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GRAMOPHONE (08/2021)
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Reviewer: Charlotte Gardner

Vivaldi was such an original and yet so consistent with his language – its punchy rhythms, dynamic contrasts, surprise shifts in tempo and texture and generally visionary harmonic language – that it’s easy to miss the fact that he also kept a canny eye on what was in fashion, and tweaked his music accordingly. He did, however, out of necessity, because not only was Venice rife with musical competition but the Venetians themselves were a fickle, easily bored bunch. Stagnate and you were yesterday’s man.

You couldn’t hope for a better illustration of this point than the six violin concertos presented on this welcome return to the Vivaldi Edition by Rinaldo Alessandrini’s Concerto Italiano, soloist boots filled by their own concertmaster Boris Begelman. Dated onwards of 1725 (incidentally the publication date of The Four Seasons), these six concertos were written as Vivaldi responded to the new galant style hitting Venice through the likes of Porpora and Hasse, while striving in his violin concertos to present an entirely different expressive world with each new offering. In short, a programme that merrily lifts its finger in the direction of Dallapiccola’s cheap (but droll) witticism that, rather than writing 400 concertos, Vivaldi wrote ‘the same concerto 400 times’.

Take the ceremonial French-style opening of RV211 in C, which arguably sounds more Handel than Vivaldi before the pomp gives way to lighter-weighted rhythmic figures. Or, top of the album’s knock-out moments for me, the deeply expressive Largo sitting at the heart of the Concerto in B flat, RV365, where a chain of tutti suspensions leads to an achingly tender arioso violin solo that couldn’t be further removed from The Four Seasons if it tried.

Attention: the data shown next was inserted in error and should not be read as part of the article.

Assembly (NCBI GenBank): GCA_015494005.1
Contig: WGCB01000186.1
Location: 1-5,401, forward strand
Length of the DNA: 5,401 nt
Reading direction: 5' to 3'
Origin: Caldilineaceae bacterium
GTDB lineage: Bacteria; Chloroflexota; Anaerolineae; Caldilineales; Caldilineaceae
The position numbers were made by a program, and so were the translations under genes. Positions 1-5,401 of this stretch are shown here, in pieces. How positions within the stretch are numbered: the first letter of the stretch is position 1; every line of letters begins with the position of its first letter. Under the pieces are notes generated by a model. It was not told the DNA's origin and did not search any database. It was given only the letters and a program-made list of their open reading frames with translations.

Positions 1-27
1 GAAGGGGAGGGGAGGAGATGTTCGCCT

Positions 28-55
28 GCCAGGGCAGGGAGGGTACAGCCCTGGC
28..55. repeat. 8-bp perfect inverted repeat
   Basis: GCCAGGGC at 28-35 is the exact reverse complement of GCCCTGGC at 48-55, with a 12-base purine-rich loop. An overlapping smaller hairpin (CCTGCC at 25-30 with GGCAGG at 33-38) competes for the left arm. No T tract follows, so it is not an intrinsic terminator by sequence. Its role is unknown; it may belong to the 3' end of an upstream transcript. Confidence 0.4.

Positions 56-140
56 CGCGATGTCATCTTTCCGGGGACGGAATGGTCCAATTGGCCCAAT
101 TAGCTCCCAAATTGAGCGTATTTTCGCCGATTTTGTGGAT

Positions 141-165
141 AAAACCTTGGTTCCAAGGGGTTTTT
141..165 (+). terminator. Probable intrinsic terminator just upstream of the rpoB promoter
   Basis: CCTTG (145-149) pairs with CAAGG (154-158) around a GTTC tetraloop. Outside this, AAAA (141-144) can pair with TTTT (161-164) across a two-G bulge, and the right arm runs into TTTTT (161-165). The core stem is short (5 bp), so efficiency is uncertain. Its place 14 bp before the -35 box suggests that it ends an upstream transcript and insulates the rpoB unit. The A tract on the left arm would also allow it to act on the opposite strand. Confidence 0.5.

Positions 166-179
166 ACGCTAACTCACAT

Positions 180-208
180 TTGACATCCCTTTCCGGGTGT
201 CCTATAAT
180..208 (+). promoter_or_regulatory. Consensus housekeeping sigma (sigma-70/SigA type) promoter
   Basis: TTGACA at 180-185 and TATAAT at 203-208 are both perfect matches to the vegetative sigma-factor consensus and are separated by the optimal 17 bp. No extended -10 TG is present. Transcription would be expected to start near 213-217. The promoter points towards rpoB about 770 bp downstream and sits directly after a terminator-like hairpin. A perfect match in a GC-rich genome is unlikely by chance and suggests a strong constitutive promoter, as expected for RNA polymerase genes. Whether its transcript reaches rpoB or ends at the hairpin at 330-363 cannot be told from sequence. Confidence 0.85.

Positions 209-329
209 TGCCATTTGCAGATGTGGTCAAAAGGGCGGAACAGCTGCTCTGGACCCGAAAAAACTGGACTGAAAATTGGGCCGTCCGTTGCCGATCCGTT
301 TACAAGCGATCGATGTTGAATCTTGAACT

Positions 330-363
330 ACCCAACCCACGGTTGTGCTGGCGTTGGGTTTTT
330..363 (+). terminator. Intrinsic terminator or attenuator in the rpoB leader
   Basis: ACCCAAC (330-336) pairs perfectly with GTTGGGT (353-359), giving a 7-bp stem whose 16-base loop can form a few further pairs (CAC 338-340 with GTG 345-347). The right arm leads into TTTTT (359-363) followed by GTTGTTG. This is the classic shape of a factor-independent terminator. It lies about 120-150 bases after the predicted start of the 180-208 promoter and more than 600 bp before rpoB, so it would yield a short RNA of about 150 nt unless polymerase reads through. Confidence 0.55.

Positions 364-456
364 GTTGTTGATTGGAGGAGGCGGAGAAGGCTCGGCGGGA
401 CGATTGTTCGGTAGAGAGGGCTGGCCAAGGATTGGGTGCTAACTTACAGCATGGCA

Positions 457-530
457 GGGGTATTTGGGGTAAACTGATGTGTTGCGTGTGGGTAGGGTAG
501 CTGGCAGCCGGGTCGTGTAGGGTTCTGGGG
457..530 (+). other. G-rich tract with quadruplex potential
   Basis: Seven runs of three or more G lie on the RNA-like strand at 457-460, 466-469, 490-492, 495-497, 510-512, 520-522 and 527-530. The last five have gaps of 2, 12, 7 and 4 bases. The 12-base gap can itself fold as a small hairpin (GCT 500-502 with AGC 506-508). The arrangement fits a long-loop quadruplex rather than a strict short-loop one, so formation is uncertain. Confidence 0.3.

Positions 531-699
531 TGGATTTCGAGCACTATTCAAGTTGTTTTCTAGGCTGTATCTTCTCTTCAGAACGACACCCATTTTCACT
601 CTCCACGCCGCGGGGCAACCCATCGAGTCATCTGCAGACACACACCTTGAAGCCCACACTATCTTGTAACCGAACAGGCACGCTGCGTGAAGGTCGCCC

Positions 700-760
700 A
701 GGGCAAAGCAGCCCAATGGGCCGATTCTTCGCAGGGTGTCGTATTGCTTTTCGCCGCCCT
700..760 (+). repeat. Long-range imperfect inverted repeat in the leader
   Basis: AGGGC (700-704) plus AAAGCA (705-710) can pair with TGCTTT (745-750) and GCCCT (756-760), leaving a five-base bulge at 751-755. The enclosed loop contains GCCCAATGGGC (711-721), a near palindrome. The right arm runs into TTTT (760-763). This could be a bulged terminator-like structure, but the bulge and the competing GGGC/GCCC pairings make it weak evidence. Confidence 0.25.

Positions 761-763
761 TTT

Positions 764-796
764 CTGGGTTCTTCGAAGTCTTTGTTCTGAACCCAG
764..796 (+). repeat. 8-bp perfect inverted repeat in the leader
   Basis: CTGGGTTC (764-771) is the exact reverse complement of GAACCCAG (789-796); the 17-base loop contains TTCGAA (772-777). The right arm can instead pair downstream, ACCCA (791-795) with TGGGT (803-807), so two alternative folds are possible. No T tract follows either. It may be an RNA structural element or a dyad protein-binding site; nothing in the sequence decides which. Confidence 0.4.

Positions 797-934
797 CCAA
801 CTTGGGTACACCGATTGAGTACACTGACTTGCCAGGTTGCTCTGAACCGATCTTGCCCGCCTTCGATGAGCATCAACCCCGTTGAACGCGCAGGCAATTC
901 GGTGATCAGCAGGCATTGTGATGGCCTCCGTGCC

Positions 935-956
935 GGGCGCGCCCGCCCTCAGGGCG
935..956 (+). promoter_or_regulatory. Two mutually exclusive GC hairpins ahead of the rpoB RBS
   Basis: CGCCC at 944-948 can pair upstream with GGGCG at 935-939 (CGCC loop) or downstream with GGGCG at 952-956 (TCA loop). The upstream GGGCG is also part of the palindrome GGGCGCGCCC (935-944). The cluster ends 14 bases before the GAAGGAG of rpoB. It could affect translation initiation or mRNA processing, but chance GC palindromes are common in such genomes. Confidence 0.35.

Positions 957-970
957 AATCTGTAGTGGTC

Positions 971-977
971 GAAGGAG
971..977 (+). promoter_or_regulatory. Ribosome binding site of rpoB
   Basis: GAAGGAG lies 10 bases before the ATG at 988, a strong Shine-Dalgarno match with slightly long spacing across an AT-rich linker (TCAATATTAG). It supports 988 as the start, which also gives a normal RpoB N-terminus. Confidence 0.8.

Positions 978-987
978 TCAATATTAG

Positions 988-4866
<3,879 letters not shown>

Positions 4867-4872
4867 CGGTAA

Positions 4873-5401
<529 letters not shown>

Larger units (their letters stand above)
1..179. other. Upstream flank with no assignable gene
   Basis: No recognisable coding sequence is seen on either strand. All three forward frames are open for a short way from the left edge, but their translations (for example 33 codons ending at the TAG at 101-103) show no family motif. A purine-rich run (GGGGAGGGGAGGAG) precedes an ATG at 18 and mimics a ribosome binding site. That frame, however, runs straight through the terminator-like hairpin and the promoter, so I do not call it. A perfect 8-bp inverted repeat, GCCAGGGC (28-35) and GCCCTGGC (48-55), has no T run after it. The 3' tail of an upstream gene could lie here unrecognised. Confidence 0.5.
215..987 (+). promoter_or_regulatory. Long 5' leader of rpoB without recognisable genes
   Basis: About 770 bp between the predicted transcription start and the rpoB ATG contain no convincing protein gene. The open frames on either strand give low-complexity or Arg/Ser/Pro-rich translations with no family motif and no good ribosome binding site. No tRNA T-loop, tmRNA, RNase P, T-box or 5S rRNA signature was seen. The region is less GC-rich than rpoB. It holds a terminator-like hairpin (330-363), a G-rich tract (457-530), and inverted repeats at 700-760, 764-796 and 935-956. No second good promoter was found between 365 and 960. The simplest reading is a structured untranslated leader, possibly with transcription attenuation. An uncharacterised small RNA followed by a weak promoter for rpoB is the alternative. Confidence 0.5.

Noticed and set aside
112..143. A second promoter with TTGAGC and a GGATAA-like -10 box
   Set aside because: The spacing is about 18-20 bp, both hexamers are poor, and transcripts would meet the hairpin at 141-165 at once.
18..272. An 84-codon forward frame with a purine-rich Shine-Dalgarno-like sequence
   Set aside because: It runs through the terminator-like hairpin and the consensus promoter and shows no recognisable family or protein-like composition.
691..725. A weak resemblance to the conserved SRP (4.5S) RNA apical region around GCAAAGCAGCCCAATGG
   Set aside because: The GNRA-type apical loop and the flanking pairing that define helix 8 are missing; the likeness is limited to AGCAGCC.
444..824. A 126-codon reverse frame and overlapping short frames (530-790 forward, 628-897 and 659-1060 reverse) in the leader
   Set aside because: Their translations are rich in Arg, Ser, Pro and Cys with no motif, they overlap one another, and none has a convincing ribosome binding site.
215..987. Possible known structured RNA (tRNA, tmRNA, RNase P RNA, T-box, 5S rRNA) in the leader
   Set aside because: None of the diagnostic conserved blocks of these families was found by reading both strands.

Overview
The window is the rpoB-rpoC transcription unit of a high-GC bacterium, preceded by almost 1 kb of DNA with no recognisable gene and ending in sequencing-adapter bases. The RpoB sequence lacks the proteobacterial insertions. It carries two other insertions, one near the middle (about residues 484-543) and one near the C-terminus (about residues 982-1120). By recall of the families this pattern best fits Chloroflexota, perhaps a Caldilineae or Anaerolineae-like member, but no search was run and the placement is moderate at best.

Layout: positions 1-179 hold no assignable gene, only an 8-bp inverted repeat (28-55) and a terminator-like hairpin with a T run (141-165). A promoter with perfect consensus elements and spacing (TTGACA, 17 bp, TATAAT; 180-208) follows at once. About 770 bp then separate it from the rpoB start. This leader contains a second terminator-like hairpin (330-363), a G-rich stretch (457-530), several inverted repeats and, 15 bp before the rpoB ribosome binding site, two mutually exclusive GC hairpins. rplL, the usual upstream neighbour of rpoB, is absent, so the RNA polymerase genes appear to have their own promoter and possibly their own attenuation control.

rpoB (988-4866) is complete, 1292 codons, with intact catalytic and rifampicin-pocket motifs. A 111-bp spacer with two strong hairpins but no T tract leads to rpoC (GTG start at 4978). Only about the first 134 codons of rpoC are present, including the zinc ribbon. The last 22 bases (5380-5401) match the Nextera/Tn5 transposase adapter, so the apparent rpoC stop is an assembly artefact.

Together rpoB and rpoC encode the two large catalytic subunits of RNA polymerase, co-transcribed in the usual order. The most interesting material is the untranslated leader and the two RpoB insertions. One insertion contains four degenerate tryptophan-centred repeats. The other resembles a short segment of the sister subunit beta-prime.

The artists themselves exploit all this theatricality with high aplomb. Begelman is technically precise and full of fun, constantly feeding the ear delicious new colouristic and timbral details. For instance, the little tremor he brings to his line in that aforementioned RV365 Largo at 2'57" is one I’ve been rewinding for multiple times. Or wind back to programme-opening RV283’s concluding Allegro for the earthy sweetness and birdlike agility with which he hops around its lyrical, high-register lines, and the infectious folkiness he brings to its double-stopped spiccato chuggings, topped off by his own dazzling cadenza. Bright-toned Concerto Italiano, meanwhile, are every bit as joyously attuned to him as you’d expect, dispatching their own virtuoso writing with equally crisp rhythm and precision, buoyancy and zesty grace.

No surprise either that the engineering is as good as we’ve come to expect from the series, everyone sounding warm and natural in the space, without noticeable surrounding bloom.

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